Monday, January 9, 2012

First Bird of the Year, 2012

Superstitions about the first of anything to occur on January 1st abound. The first person who steps into your home after midnight is said to augur the kind of year you can expect; the direction of the wind likewise can foretell calamity or prosperity; and in Hungary, you're lucky if your first visitor is a man but unlucky if it's a woman. (Feh.)

And apparently in medieval times, a farmer would impale a flat cake on the horn of a cow and dance around it, singing, until the cow threw the cake to the ground; if it landed in front of her, it would be a great year, but if it fell behind her, it would be a poor year. (What I wouldn't give to see John Cleese and the rest of the Python crew do a skit about this.)

Being fresh out of cows and flat cakes, I figured it made more sense to skew toward the game played by birders known as "Bird of the Year." This game mandates that the first bird you see on January 1 is the species that becomes the theme for your upcoming year--as author Lyanda Haupt puts it, it is the one "to bless your perspective, your imagination, your spirit."

As you can imagine, this can involve a bit of cheating or finessing the rules if you're not enchanted with the first bird you see (Haupt writes in her book Rare Encounters with Ordinary Birds about birders who decide their first bird will be the first one they see after an arbitrary cutoff, say, the first one after 7 a.m., the first one after a cup of tea, and the like.)

How that bird translates into a theme seems to be your own business. Haupt decided that her first bird, a starling--a species reviled in the United States for being an invasive non-native that boots native species out of their nesting sites--could be a symbol for resilience.

Pair of young crows, cropped closeup taken from
photo (c) by William Meyer.
I thought how splendid it would be for my first bird to be the Anna's Hummingbird currently visiting the feeder outside my dining room window, or maybe even the elusive Snowy Owl lurking around Ballard, but I figured it would most likely be the (ho hum) House Finch. That species hogs the feeder morning and afternoon, a regular gang of six of them, leaving little to chance. But no. When I pulled open the drapes on January 1, the first avian life form was a crow in flight silhouetted against the morning clouds.

Crows abound in Seattle, so this first bird lacked any foreign flair. However, it's a fabulous first bird and one of my favorite species. Smart, brave, cunning, sassy, playful, loyal, adaptable, and handsome--what more could one want from a bird? I hope a crow year translates into rolling with the punches and maintaining a sense of humor all the while.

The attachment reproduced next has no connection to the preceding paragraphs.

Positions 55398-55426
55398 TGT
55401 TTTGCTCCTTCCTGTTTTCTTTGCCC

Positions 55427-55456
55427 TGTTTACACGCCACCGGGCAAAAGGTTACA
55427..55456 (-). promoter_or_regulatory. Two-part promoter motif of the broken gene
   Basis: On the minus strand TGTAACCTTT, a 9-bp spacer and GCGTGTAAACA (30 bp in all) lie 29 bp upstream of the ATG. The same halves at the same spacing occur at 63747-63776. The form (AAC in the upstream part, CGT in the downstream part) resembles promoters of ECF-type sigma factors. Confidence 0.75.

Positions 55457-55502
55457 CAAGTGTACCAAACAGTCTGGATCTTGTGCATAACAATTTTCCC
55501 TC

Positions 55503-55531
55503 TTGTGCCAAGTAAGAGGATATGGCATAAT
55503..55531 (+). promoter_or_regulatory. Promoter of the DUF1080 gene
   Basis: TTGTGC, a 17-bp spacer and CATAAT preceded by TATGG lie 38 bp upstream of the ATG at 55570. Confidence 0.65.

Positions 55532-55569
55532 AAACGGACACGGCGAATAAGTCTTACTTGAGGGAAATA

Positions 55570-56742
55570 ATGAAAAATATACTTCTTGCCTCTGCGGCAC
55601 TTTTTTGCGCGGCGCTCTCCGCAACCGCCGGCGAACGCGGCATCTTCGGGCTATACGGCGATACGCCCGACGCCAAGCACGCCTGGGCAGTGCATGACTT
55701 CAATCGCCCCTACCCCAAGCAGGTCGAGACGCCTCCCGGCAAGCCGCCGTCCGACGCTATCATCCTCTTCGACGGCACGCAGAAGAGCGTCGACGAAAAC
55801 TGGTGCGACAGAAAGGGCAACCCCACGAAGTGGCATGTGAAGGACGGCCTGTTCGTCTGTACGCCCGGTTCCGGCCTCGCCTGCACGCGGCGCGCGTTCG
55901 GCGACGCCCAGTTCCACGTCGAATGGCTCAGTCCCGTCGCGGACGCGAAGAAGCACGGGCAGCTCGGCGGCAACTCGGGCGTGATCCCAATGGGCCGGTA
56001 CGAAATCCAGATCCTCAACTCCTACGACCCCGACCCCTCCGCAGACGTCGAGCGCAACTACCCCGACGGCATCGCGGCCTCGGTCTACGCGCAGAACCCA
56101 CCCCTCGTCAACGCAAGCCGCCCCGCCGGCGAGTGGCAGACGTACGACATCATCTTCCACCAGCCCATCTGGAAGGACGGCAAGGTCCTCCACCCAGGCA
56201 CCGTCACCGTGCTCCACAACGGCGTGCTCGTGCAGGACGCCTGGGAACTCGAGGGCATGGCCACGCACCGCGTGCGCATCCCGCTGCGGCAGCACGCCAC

I did wonder what such an in-your-face bird signified for people inclined toward superstitions and augury in the past.  As you might guess, crows (though admired in many cultures for having great family values and cleverness) are often considered bad-luck omens.

You're apparently in for a really bad time if you see crows in a churchyard; have a lone crow fly over your house or cross your path; see two crows flying in tandem from the left; see a crow at sunset in the south; or spy one pulling human hair, perching on a skull, or sitting on your house with a red string in its beak.

Prominent ornithologists, however, have little patience for linking crows with dire news. Writer William Leon Dawson notes in Birds of Washington (1909) that the crow, "more than any other bird...has matched his wits against those of man, and his frequent easy victories and consequent boastings are responsible in large measure for the unsavory reptuation in which he is held."

And some painter-guy going by the name John James Audubon appears to have been an even more ardent admirer of the crow, which he calls a "poor, humble, harmless, and even most serviceable bird":

"The Crow is an extremely shy bird, having found familiarity with man no way to his advantage. He is also cunning--at least he is so called, because he takes care of himself and his brood. The state of anxiety, I may say of terror, in which he is constantly kept, would be enough to spoil the temper of any creature. Almost every person has an antipathy to him, and scarcely one of his race would be left in the land, did he not employ all his ingenuity, and take advantage of all his experience, in counteracting the evil machinations of his enemies...

"The Crow devours myriads of grubs every day of the year, that might lay waste the farmer's fields; it destroys quadrupeds innumerable, every one of which is an enemy to his poultry and his flocks. Why then should the farmer be so ungrateful, when he sees such services rendered to him by a providential friend, as to persecute that friend even to the death?"

All this makes me wonder if the crow I saw is pondering whether or not I was a worthy first-person-of-the-year to behold.